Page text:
Ready, Set, “Snap.” From my perspective, there are two ways to see Savannah; One through the eyes of the beholder and two, through a lens of a camera – both, quite lovely, but viewed very differently. The two-dimensional world has a different interpretation screaming to be heard. Walking, treading, striding, and strolling the streets of Savannah lead by mentors Dave Black and Bill Durrence proved to be nothing less than amazing.
On day one, we headed over to Oatland Island Wildlife Center where the serene surroundings of the wildlife habitat of a dozen species demanded to be captured in its natural element. Forty trekkers and two mentors snapped away at birds, alligators, turtles, wolves, cranes, and more.
Next, we headed to Bonaventure Cemetery, daytime in the “Garden of Good and Evil.” Visually remembered by some from the 1997 movie Midnight in the Garden of Good and Evil directed by Clint Eastwood, but historically an old plantation and private cemetery until July of 1907. With dozens of headstones and mausoleums, and the hypnotic sway of Spanish moss draped from oak trees, left our imaginations soaring and our cameras taking it all in.
Day one ended with a mentor guided tour through the historical district of Savannah. We captured various streets and squares as the sun made its way down casting shadows through the shady oaks within each square.
Day two was no less fantastic. We headed out at 5 A.M. to Tybee Island Light House before the morning sun emerged from the cloudy horizon. The glowing light of the lighthouse became the focus of our lenses until the sunrise took front and center. From there, the buses took us to Fort Pulaski. The corridors, rooms, and military details gave us abundant imagery to be captured. Costumed Civil War models gave us more to work with sending us back in time. Next, we headed to Wormsloe, the avenue of the oaks built in the early 1890’s. Viewing the visually charming ensemble of trees, my imagination took me along side Ichabod Crane on his way home in the old story of the Legend of Sleepy Hollow by Washington Irving. The symmetry was captivating as we lined up along the road to get that perfect shot. After some rest and image downloading, we headed to our last event of the day: a relaxing riverboat dinner cruise along the Savannah riverfront. We were able to capture shots of early dusk and city lights from the water.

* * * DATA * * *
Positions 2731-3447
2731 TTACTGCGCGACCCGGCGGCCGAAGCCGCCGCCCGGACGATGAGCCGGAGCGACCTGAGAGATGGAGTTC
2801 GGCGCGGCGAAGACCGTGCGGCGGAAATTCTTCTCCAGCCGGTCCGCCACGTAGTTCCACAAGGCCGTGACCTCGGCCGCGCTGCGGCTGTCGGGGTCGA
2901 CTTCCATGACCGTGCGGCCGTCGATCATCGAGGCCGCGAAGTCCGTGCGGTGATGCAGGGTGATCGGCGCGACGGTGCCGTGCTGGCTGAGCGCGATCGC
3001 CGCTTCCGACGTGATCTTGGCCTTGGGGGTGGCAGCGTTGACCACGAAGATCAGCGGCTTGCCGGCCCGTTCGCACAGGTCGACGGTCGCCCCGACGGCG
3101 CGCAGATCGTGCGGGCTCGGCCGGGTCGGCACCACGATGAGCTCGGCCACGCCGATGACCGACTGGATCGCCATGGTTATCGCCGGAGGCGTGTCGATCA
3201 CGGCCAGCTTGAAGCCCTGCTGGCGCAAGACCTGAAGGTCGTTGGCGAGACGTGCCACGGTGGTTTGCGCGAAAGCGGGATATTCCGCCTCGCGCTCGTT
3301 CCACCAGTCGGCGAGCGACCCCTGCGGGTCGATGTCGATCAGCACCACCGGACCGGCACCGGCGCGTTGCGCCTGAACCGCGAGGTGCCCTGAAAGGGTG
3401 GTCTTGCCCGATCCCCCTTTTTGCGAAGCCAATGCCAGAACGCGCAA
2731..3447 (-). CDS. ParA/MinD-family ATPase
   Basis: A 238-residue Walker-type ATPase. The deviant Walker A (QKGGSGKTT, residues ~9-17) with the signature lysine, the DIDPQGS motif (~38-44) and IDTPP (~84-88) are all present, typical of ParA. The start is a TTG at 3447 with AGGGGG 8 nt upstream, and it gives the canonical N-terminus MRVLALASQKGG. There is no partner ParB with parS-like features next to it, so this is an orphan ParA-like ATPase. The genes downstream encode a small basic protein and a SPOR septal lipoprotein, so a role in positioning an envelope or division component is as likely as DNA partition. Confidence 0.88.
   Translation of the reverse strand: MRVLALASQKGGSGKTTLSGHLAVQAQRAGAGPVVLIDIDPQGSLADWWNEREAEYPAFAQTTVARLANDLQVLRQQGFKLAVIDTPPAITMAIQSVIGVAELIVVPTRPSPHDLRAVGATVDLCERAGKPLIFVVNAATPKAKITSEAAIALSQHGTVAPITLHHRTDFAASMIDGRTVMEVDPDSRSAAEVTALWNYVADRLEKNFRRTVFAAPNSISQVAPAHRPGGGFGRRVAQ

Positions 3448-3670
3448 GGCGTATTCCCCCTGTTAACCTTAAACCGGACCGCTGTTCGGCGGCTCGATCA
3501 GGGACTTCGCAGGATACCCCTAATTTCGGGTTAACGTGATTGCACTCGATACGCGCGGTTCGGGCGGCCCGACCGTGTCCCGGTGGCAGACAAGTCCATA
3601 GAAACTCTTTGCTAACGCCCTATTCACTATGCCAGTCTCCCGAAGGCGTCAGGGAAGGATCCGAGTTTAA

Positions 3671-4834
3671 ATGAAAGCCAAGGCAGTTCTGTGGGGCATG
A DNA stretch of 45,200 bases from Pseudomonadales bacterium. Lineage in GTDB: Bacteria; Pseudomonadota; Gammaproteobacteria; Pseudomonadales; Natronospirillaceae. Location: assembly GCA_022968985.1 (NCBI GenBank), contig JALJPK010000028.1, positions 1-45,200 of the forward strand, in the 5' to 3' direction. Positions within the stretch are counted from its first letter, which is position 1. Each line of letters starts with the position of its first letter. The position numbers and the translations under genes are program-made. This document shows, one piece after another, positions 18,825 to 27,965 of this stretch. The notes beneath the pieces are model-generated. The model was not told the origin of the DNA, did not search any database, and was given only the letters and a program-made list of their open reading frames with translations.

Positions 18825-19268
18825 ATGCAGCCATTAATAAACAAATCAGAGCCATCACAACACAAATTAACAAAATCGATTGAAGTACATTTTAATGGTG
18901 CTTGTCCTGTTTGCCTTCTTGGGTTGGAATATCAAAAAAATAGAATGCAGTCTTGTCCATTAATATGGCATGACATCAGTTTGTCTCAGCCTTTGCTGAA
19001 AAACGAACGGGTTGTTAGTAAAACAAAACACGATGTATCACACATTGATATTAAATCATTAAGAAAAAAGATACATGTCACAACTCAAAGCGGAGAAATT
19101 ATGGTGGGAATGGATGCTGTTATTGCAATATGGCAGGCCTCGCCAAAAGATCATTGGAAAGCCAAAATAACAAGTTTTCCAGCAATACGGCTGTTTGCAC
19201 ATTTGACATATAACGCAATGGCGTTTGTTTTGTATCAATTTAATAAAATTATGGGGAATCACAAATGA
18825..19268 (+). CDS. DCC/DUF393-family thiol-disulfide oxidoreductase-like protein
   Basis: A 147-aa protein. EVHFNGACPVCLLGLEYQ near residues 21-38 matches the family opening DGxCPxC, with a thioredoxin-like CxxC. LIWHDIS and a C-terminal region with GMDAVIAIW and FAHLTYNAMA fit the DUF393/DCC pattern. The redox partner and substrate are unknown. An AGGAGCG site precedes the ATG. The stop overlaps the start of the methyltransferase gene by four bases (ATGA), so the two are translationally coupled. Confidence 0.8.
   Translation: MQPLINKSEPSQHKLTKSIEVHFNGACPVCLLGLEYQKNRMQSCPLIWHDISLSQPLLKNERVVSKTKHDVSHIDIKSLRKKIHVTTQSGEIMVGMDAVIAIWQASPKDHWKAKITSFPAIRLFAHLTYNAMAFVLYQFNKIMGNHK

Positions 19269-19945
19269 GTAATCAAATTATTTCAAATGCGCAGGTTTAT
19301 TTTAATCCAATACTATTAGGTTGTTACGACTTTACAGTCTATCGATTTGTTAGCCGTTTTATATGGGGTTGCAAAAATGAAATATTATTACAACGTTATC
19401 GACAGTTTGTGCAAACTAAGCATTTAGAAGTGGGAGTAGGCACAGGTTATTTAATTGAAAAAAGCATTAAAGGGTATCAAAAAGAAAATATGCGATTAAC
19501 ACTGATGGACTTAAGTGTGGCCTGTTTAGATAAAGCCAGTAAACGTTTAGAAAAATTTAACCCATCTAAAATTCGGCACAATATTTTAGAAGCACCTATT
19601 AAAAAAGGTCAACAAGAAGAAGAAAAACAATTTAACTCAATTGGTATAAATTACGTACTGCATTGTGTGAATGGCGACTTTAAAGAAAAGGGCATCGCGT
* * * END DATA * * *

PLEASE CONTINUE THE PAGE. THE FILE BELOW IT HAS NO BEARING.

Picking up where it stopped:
Day three and the final day of the trek brought us to another early morning. At 5:30 A.M. the trekkers headed to the riverfront to capture the sunrise. The early morning hues and soft light of the morning sun left little adjustment to camera settings. As the day progressed, we headed to our last destination; the Davenport House. Models dressed in costume from the historical 1820’s gave us photographic opportunities within the walls and garden of the property.
As the program came to a close, we are left with some great shooting tips, a better understanding of lighting, insight on various camera settings, a better feel for manual shooting, and a completely different way of looking at the world. Not just through a camera, but through the eyes of a photographer.